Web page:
In December of 1953, Oliver Brown got his wish; the case would be heard before the Supreme Court with Chief Justice Earl Warren presiding. When Warren was hearing the Brown case he frequently went over the question whether or not the Plessy v. Ferguson ruling was constitutional. Was separate really equal? Warren did not want to say that the ruling was “wrongly decided” (Horwitz pg.28) but that the Fourteenth Amendment, which stated that all citizens are given equal protection under the law, had been misinterperpreted.

Warren argued that not only had the meaning of the term racial segregation changed since the Plessy v. Ferguson but also the entire public school system as well as the meaning of the Fourteenth Amendment itself. (Horwitz pg.29)

Earl Warren also had documented sociological and psychological studies, which stated that racial segregation among children in the public schools resulted in a lack of self-esteem in the black children. (Horwitz pg. 27) Since in 1896, during the Plessy case, access to these studies was not possible, warren stated that at that time the people were blind to the effects of racial segregation.

Two different views of what was considered constitutional could be seen in what was presented by the Warren Court. Firstly,when Warren said, “separate educational facilities are inherently unequal,” he was stating that segregation among the races was unconstitutional and always had been, regardless of time or place. This meant that the meaning of the Fourteenth Amendment and its Equal Protection Clause had not changed since its 1868 adoption, racial segregation was unconstitutional and Plessy had been wrongly decided. (Horwitz pg. 28)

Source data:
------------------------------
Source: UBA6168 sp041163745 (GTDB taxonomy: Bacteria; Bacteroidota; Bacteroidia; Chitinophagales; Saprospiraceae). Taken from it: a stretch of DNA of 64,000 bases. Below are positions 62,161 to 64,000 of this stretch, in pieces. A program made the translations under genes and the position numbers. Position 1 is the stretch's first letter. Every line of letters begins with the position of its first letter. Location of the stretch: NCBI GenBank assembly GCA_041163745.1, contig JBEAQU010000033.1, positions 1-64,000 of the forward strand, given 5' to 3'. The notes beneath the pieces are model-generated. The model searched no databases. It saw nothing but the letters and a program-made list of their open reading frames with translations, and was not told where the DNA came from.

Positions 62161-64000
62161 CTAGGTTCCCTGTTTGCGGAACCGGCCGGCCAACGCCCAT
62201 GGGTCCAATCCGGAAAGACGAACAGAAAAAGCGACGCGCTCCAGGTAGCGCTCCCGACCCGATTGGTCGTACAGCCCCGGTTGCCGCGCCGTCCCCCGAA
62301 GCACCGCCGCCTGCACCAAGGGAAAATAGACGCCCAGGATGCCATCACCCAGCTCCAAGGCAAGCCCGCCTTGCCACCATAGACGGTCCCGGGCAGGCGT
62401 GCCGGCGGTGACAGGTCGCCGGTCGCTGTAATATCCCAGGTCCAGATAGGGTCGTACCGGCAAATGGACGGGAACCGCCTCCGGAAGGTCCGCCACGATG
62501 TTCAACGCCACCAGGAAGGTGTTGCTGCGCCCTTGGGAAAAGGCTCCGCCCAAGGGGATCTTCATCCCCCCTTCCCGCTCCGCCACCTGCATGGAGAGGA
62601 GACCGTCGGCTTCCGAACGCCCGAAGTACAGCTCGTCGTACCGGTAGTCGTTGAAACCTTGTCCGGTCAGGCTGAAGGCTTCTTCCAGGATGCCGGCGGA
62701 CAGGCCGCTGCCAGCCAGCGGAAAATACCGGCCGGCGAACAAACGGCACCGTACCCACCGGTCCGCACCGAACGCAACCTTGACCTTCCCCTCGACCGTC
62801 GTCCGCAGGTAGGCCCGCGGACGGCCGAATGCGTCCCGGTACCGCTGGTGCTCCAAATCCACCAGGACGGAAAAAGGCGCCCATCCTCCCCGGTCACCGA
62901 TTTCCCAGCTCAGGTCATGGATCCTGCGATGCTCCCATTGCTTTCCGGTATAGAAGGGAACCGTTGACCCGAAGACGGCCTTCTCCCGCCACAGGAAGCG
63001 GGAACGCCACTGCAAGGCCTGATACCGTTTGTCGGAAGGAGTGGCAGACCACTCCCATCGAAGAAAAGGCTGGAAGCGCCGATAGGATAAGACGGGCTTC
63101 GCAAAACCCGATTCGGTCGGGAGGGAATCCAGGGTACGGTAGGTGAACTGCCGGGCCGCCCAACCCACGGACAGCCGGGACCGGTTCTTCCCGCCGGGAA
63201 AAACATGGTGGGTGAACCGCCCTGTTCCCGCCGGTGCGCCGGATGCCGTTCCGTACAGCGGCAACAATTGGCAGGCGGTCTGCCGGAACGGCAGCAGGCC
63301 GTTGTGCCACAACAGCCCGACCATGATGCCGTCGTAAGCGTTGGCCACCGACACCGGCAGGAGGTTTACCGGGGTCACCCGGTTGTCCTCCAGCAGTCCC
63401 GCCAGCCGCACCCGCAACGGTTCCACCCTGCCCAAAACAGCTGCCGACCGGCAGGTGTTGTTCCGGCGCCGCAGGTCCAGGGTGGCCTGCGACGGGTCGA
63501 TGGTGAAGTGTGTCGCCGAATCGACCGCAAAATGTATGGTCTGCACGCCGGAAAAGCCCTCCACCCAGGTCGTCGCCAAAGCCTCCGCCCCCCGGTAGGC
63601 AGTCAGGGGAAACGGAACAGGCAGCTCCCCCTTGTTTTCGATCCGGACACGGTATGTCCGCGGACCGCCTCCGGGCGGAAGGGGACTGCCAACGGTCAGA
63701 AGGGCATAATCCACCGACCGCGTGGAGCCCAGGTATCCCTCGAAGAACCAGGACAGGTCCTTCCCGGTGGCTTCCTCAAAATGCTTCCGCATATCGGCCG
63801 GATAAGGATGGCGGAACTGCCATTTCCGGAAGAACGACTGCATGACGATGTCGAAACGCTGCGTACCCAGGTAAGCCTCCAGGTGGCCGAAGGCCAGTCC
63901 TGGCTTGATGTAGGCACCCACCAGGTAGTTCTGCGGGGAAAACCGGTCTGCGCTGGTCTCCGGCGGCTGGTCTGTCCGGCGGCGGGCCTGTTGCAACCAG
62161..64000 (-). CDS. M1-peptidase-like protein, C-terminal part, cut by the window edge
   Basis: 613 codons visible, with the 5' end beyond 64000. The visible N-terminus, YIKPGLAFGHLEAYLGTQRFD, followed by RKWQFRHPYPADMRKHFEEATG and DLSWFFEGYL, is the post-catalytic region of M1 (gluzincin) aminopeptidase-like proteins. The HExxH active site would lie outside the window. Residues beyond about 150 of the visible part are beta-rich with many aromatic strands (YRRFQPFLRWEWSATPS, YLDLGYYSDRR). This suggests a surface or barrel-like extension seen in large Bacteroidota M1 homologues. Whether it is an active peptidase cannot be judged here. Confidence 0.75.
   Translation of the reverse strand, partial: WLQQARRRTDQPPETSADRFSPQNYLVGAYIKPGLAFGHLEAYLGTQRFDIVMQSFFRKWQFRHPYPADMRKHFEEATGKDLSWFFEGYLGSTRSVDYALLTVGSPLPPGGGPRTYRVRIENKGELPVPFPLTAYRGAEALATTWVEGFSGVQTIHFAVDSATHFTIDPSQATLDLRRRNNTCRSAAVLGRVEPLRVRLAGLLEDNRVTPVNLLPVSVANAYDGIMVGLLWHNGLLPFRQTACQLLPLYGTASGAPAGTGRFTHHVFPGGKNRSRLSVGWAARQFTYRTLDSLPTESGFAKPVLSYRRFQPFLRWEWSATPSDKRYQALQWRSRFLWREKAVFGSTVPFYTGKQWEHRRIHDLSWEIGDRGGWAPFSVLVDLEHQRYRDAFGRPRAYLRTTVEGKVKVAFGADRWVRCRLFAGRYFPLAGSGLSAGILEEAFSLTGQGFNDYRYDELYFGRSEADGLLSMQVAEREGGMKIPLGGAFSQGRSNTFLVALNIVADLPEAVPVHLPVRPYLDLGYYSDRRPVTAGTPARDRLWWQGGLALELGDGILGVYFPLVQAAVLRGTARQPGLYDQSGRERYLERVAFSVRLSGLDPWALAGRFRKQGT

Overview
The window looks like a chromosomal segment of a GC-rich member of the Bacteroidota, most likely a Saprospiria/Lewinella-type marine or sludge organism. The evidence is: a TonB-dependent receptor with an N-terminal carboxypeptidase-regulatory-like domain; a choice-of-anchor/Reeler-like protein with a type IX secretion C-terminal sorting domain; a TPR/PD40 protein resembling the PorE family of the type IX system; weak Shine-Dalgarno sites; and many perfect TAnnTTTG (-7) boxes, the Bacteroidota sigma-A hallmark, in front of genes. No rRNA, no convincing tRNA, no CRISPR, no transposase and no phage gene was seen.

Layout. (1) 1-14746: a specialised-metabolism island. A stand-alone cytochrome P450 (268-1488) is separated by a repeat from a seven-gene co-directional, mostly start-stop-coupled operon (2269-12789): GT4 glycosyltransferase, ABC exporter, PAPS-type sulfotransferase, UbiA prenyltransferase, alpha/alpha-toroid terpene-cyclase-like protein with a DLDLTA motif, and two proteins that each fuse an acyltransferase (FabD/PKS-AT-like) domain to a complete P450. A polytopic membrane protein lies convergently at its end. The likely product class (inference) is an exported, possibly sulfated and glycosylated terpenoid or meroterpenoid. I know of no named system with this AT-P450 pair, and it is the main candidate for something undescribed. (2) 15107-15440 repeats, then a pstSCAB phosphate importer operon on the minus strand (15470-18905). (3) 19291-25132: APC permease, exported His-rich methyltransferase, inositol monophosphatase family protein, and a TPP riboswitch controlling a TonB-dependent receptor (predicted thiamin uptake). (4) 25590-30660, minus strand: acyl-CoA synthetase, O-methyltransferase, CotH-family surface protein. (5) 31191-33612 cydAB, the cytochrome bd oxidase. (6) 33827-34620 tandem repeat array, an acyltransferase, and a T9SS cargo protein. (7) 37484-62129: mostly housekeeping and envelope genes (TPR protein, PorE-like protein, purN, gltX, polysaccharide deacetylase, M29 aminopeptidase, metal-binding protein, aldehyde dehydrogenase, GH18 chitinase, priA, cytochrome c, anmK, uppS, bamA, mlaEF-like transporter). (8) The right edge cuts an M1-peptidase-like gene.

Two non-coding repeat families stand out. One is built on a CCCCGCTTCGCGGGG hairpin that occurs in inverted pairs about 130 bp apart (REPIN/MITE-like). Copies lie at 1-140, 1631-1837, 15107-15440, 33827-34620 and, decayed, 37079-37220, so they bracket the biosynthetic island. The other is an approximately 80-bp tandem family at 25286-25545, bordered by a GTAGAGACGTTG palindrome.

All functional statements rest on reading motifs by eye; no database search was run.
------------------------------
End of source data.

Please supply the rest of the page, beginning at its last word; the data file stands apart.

The second view was that the meaning of the clause and the constitution changed with the time and the circumstances. This meant that the Plessy v. Ferguson case had not originally been wrongfully ruled. Due to the change in public education since that time and the idea of forced segregation. The situations have changed and so had the interpretation on the Equal Protection Clause.

The verdict of this case was unanimous and on May 17, 1954, almost three years after the case had been heard in Kansas District Court and almost two years after it had been heard at the superior level, Chief Justice Earl Warren read his now landmark decision:

“We come then to the question presented: Does segregation of children in public schools solely on the basis of race, even though the physical facilities and other “tangible” factors may be equal, deprive the children of the minority group of equal educational opportunities? We believe that it does We conclude that in the field of public education the doctrine of “separate but equal” has no place. Separate but equal educational facilities are inherently unequal. Therefore, we hold that the plaintiffs and others similarly situated for whom the actions have been brought are, by reason of the segregation complained of, deprived of the equal protection of the laws guaranteed by the Fourteenth Amendment” (Early Civil Rights Struggles: Brown v. Board of Education)

This event was the turning point in the desegregation of public schools, and the beginning to equality among the races. Brown v. Board of Education of Topeka was a major victory of Linda Brown and her father, for minority education, as well as a victory for minority rights as a whole.

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A Case Study of Brown V. Board of Education of Topeka. (2022, Feb 01). Retrieved from https://graduateway.com/a-case-study-of-brown-v-board-of-education-of-topeka/